"Boulder blaster" commercial or self made.

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Anyone drill a 3/4" hole first then a larger hole next in the same spot?
 

BlasterJ

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Anyone drill a 3/4" hole first then a larger hole next in the same spot?
I have made that work with SDS+ drills and smaller holes. It might work on bigger SDS Max holes, but it definitely won't work with a pneumatic or large gas drill unless you buy an expensive reaming bit.

The problem is that you are only engaging the very tips of the cutting edges and the carbide just can't take all of that force pounding on such a small point of contact.

You can do the opposite - drill, say a 1.5" hole and then make it deeper with a 1.25" drill.
 
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I have made that work with SDS+ drills and smaller holes. It might work on bigger SDS Max holes, but it definitely won't work with a pneumatic or large gas drill unless you buy an expensive reaming bit.

The problem is that you are only engaging the very tips of the cutting edges and the carbide just can't take all of that force pounding on such a small point of contact.

You can do the opposite - drill, say a 1.5" hole and then make it deeper with a 1.25" drill.
Yep that make sense as all of the carbide should be in contact with the rock.

Drilling a 2" hole first then a small 3/4" hole is what I would like to try.
 
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Looks like machining work needs to be done for a boring bar setup for the end of the lathe. I may be able to use different bar stock to fit inside of the lathe end and then weld off of it. Right now it is not high on the list of things to do as a impact mill is.
 

BlasterJ

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Looks like machining work needs to be done for a boring bar setup for the end of the lathe. I may be able to use different bar stock to fit inside of the lathe end and then weld off of it. Right now it is not high on the list of things to do as a impact mill is.

So one thing to keep in mind is that you don't want your finished device to be possibly considered a "short barreled shotgun" by definition. The commercial unit uses a nail gun blank and the larger cartridge is getting set off by the water pressure effect.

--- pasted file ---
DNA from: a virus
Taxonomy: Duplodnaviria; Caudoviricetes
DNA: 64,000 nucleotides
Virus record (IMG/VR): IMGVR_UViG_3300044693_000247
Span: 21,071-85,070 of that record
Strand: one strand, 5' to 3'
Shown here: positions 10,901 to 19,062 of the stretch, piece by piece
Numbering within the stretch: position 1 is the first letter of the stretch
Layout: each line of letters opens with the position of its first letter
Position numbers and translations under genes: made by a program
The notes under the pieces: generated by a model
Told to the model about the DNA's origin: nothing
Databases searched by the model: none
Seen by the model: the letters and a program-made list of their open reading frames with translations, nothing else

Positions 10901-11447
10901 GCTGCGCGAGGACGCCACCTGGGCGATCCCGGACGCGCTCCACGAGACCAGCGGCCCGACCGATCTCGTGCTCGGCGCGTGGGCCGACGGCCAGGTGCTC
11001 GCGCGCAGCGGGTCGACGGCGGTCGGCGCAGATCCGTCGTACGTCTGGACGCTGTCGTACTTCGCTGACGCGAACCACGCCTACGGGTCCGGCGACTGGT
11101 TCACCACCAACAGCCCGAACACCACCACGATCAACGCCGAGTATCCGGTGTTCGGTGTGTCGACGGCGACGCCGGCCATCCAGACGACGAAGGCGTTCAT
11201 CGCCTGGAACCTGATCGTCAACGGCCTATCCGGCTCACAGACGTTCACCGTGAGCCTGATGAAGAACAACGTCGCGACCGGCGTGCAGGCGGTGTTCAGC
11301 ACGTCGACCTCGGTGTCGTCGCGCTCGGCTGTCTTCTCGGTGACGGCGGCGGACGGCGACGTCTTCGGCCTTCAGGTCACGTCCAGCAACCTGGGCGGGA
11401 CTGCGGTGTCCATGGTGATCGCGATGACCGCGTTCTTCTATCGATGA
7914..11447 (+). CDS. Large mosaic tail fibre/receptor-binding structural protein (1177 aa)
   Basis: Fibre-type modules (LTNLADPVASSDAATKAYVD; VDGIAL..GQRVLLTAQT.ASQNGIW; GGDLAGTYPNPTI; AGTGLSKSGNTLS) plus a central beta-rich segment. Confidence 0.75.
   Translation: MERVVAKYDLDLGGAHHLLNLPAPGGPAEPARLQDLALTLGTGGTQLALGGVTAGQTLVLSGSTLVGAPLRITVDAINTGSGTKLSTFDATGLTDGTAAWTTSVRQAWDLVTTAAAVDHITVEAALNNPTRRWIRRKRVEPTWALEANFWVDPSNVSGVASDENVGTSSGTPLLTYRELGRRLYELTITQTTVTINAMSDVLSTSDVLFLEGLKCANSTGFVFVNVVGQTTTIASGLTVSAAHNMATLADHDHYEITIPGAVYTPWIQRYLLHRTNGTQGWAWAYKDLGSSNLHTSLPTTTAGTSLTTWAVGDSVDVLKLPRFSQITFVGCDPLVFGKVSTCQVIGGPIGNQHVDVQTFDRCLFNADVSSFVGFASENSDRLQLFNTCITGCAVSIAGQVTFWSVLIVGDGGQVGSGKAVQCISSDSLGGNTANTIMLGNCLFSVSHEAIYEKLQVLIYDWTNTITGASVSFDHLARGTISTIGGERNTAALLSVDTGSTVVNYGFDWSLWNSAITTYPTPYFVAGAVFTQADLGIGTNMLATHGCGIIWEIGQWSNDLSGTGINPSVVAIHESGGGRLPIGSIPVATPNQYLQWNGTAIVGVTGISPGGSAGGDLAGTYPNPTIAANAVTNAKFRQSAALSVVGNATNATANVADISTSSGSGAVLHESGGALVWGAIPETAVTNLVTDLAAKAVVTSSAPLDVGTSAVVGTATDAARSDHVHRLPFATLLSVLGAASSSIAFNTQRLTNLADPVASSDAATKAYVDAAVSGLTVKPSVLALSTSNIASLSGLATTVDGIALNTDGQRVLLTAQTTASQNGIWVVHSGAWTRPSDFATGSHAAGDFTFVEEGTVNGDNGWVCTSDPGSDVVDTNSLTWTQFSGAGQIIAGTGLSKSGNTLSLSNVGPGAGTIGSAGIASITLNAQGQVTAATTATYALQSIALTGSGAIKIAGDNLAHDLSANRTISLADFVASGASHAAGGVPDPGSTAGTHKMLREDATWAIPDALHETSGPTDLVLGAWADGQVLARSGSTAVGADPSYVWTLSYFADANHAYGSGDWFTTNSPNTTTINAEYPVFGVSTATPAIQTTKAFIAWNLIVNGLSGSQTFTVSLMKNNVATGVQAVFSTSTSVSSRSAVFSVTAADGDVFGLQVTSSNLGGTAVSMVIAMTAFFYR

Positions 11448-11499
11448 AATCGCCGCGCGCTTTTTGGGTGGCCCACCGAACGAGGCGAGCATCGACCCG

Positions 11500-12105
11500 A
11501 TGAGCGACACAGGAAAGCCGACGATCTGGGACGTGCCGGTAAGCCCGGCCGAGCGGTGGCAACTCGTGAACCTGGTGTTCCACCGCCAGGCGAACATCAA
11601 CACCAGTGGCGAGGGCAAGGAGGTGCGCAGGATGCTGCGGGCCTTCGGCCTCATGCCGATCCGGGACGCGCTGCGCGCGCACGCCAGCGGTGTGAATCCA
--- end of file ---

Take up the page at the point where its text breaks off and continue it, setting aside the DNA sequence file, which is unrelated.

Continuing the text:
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So one thing to keep in mind is that you don't want your finished device to be possibly considered a "short barreled shotgun" by definition. The commercial unit uses a nail gun blank and the larger cartridge is getting set off by the water pressure effect.
Correct no short barrel as the Mossberg barrel is 24" long and the real machining is for a 2" o.d. thick sleeve that is on the outside of the shotgun barrel. There is also machining of the receiver / firing pin assembly. Having a longer barrel equals more effective energy going into the rock due to the fact that far more powder is being burned and not and not going out the barrel.

This will take some time as a fair amount of "Tooling" has to be acquired first......lol.
 
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Found a place that a lot of hobbyist go to for tooling and it is not so scary in fact when you compare to a commercial cannon and the charge loads is a fraction of the costs. Will have to break down and get some tooling first......lol.

I even got motivated enough to go to a estate sale to pick up a quality shot shell re-loader - all metal etc. so I can do 3" shells now.
 
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Still will have to lay out a pattern for the receiver / firing pin.
If the first receiver has some issues may have to machine a second one.
 

N-Lionberger

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Still will have to lay out a pattern for the receiver / firing pin.
If the first receiver has some issues may have to machine a second one.